First, the track record throughout our history is that Americans step up to the plate in times of crisis when asked. I recognize as someone who had a 20-year career as a professional protector that there’s a pride in profession that leads you to believe that emergencies are best left to those of us who have been adequately trained and that well-intentioned amateurs can at times muddy the works. But let’s face it--there’s never enough professionals to go around, particularly in large-scale events.
I have also come to recognize that when people get involved in dealing with risk and threats, they get less afraid, which is really important with dealing with the terrorist threat. Societal resilience has prevention value because the objective of our adversaries is to create the maximum fear and disruption from their attacks. So the less afraid we are and the quicker we can bounce back, the less value terrorism has as a way to attack American society. We end up protecting ourselves that way. And I honestly believe the vast majority of Americans will respond to that call.
You moved from the Center for National Policy to become founding co-director of the new George J. Kostas Research Institute for Homeland Security at Northeastern University. What do you hope to accomplish there? What homeland security research areas will you focus the institute’s attention?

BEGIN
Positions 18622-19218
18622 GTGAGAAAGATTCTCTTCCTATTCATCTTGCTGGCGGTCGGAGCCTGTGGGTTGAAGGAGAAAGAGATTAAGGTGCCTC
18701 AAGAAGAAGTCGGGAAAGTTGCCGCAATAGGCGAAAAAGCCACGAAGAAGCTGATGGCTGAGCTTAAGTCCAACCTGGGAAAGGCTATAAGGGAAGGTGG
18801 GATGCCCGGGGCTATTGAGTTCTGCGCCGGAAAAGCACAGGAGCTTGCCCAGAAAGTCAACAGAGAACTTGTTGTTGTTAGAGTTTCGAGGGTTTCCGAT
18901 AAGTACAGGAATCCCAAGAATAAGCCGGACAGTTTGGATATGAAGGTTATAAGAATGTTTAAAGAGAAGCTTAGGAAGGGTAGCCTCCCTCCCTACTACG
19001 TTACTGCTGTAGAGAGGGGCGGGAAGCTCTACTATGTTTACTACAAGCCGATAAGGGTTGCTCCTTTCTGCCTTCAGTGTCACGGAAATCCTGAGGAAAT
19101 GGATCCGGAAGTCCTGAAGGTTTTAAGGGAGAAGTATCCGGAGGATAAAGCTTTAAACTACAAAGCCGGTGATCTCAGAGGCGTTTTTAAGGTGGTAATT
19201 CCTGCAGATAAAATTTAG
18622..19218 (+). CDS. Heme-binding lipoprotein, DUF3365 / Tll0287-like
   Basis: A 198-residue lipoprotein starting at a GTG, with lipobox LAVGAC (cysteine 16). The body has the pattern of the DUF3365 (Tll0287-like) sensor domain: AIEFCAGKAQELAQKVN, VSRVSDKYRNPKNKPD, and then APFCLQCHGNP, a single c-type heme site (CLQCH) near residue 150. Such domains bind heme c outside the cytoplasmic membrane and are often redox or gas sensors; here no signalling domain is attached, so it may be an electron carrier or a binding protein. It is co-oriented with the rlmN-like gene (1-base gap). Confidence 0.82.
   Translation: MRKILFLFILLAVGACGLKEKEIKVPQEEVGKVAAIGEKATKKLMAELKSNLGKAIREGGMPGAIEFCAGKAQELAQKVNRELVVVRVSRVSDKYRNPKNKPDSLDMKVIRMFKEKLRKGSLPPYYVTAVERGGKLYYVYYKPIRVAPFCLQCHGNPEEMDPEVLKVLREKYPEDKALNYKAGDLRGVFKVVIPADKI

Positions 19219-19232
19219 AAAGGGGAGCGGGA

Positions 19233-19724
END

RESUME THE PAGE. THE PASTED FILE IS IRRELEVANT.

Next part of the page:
One of our focuses will be how do we make critical infrastructure more resilient in the face of likely risks. The institute will accomplish this by creating a collaborative and secure environment where researchers from both the hard and soft sciences can work with industry and government officials. Academics can’t operate in a vacuum. They need to interact with the end-users from the public sector and private sector so that innovative solutions can be matched with specific needs and requirements. This is especially the case when it comes to community resilience and infrastructure resilience.
To facilitate this, the institute is set up to handle both open research and also classified work. Our objective is to find solutions that can be widely adopted by community leaders and critical infrastructure owners and operators. We will begin by focusing on the challenges associated with securing the electric grid in the face of the growing cyber threat and participating in initiatives to improve community and campus resilience.